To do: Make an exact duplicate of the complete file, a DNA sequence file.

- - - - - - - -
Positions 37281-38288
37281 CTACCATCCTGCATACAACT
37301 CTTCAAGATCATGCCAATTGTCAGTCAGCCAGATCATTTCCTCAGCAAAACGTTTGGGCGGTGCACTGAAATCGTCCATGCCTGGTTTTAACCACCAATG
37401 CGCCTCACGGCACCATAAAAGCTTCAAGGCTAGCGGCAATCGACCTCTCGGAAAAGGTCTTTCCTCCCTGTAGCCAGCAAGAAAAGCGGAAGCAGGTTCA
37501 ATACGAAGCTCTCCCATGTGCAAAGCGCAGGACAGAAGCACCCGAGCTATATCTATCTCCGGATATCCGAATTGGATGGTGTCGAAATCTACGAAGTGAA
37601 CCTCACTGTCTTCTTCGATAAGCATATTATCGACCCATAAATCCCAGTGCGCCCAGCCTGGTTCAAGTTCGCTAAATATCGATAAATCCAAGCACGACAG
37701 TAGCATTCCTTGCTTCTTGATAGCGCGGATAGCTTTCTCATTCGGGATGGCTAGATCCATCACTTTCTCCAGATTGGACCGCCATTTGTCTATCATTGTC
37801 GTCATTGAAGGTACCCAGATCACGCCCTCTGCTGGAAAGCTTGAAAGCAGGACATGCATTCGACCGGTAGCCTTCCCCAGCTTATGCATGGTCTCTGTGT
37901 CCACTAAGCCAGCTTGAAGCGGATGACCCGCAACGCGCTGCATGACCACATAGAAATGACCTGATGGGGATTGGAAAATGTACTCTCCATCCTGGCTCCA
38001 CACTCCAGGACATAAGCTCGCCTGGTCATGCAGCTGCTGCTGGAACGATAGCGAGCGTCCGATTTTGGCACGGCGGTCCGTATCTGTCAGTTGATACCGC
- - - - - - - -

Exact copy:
Positions 37281-38288
37281 CTACCATCCTGCATACAACT
37301 CTTCAAGATCATGCCAATTGTCAGTCAGCCAGATCATTTCCTCAGCAAAACGTTTGGGCGGTGCACTGAAATCGTCCATGCCTGGTTTTAACCACCAATG
37401 CGCCTCACGGCACCATAAAAGCTTCAAGGCTAGCGGCAATCGACCTCTCGGAAAAGGTCTTTCCTCCCTGTAGCCAGCAAGAAAAGCGGAAGCAGGTTCA
37501 ATACGAAGCTCTCCCATGTGCAAAGCGCAGGACAGAAGCACCCGAGCTATATCTATCTCCGGATATCCGAATTGGATGGTGTCGAAATCTACGAAGTGAA
37601 CCTCACTGTCTTCTTCGATAAGCATATTATCGACCCATAAATCCCAGTGCGCCCAGCCTGGTTCAAGTTCGCTAAATATCGATAAATCCAAGCACGACAG
37701 TAGCATTCCTTGCTTCTTGATAGCGCGGATAGCTTTCTCATTCGGGATGGCTAGATCCATCACTTTCTCCAGATTGGACCGCCATTTGTCTATCATTGTC
37801 GTCATTGAAGGTACCCAGATCACGCCCTCTGCTGGAAAGCTTGAAAGCAGGACATGCATTCGACCGGTAGCCTTCCCCAGCTTATGCATGGTCTCTGTGT
37901 CCACTAAGCCAGCTTGAAGCGGATGACCCGCAACGCGCTGCATGACCACATAGAAATGACCTGATGGGGATTGGAAAATGTACTCTCCATCCTGGCTCCA
38001 CACTCCAGGACATAAGCTCGCCTGGTCATGCAGCTGCTGCTGGAACGATAGCGAGCGTCCGATTTTGGCACGGCGGTCCGTATCTGTCAGTTGATACCGC